Welcome Fall 2015 & Spring 2016 Students!

Student Health Portal

Ebola Preparedness

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Additional Information

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Contact Information

Etter Health Center
Wellness Center, Naugle Hall, Ground Floor

Phone: 717-477-1458
Fax:  717-477-4042
Email:  shs@ship.edu **Administrative questions only.**  Do NOT send medical questions via email.  Please call to speak with a staff member.

For emergencies, dial:
(717) 477-1444

Campus Public Safety Information 

Hour of Operations

Fall & Spring Semester

Monday - Thursday

9 a.m. - 8 p.m.


9 a.m. - 5 p.m.

Saturday & Sunday

12:30 p.m. - 4 p.m.

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What is Bronchitis?

Bronchitis is an irritation or inflammation of the lining of the bronchial tubes in the lungs.

What Causes Bronchitis?

Sometimes bronchitis is caused by a viral infection. However, it can also be a secondary bacterial infection that follows a cold or viral infection of the upper respiratory tract. Smokers frequently get bronchitis as a comlication of otherwise mild viral illnesses.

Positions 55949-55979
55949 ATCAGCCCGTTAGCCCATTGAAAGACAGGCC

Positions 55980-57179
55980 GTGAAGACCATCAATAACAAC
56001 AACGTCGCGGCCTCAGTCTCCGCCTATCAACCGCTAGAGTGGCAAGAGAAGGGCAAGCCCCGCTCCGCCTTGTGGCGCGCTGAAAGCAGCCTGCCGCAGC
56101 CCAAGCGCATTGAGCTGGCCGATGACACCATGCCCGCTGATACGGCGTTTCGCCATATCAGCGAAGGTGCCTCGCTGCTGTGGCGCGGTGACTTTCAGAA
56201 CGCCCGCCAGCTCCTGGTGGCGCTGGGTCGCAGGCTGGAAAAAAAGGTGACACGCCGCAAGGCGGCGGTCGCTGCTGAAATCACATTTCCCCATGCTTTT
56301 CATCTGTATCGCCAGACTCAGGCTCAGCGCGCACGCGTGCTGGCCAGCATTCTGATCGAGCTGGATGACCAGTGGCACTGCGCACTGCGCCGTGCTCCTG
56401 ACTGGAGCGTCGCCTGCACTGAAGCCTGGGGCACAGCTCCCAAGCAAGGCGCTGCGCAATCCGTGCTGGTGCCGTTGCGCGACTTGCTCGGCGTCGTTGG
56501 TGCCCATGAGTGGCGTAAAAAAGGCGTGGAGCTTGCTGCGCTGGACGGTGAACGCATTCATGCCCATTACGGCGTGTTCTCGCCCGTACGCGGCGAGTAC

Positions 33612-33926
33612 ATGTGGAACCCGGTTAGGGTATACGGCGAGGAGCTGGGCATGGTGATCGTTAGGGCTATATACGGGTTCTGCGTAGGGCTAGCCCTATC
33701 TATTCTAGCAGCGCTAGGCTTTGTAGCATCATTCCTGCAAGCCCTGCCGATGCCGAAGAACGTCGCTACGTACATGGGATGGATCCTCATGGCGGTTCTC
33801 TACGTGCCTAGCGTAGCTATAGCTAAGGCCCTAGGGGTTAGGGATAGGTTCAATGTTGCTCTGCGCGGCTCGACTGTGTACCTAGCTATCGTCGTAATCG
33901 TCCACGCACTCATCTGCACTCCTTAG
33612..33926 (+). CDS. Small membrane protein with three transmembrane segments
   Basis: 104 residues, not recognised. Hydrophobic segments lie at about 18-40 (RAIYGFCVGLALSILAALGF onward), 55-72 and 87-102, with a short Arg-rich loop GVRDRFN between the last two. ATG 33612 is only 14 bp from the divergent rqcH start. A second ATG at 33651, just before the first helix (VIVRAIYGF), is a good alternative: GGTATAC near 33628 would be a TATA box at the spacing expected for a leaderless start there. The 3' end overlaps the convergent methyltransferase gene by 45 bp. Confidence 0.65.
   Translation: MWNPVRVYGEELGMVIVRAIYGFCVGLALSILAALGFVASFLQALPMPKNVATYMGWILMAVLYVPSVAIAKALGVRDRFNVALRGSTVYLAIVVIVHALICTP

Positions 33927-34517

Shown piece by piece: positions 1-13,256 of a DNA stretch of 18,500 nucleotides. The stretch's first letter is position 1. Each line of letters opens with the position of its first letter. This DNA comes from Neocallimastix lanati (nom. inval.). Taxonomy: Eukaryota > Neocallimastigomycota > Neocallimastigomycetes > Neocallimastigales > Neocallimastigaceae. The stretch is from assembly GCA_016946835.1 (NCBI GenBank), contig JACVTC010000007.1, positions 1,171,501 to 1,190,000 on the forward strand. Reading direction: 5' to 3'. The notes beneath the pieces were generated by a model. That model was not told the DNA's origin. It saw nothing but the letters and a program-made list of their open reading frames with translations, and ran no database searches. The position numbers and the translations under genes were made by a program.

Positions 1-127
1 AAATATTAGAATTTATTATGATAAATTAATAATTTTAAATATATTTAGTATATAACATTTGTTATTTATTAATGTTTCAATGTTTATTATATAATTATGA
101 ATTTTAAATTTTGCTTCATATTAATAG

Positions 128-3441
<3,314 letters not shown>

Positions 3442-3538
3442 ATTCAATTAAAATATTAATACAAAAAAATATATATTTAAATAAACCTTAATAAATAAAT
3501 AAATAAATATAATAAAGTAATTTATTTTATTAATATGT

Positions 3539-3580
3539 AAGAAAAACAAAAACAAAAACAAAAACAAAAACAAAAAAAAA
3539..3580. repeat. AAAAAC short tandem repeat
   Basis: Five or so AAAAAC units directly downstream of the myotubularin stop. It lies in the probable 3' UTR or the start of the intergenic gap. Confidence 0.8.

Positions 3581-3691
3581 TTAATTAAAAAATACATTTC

What are Its Signs and Symptoms?

The symptoms of bronchitis most often follow a cold or upper-respiratory tract infection. A cough is initially dry but later may produce phlegm (mucus). There may be mild fever. Malaise or a feeling of general bodily discomfort is common. Wheezing is common. Severe chest pain is not typical and suggests more serious illness such as pneumonia.

How is it Treated?

  • Rest
  • Fluids - most important to thin the secretions.
  • Tylenol or Ibuprofen for fever and aches.
  • Vaporizer is helpful.
  • Expectorant cough medication to liquefy the phlegm so that it can be moved up the bronchial tube and coughed out.
  • Cough suppressant only if sleep is disturbed.
  • Antibiotics if indicated.
  • Bronchodilator medicines especially if wheezing; they help to relax the muscles around the bronchial tube allowing easier breathing and less coughing.

How Can I Avoid Bronchitis?

Good nutrition and adequate rest will help your body resist infections. Smoking may make you more susceptible to bronchitis and affect its severity and duration. It may take smokers twice as long to recover from bronchitis than nonsmokers. It is strongly advised that you stop smoking, at least while recovering.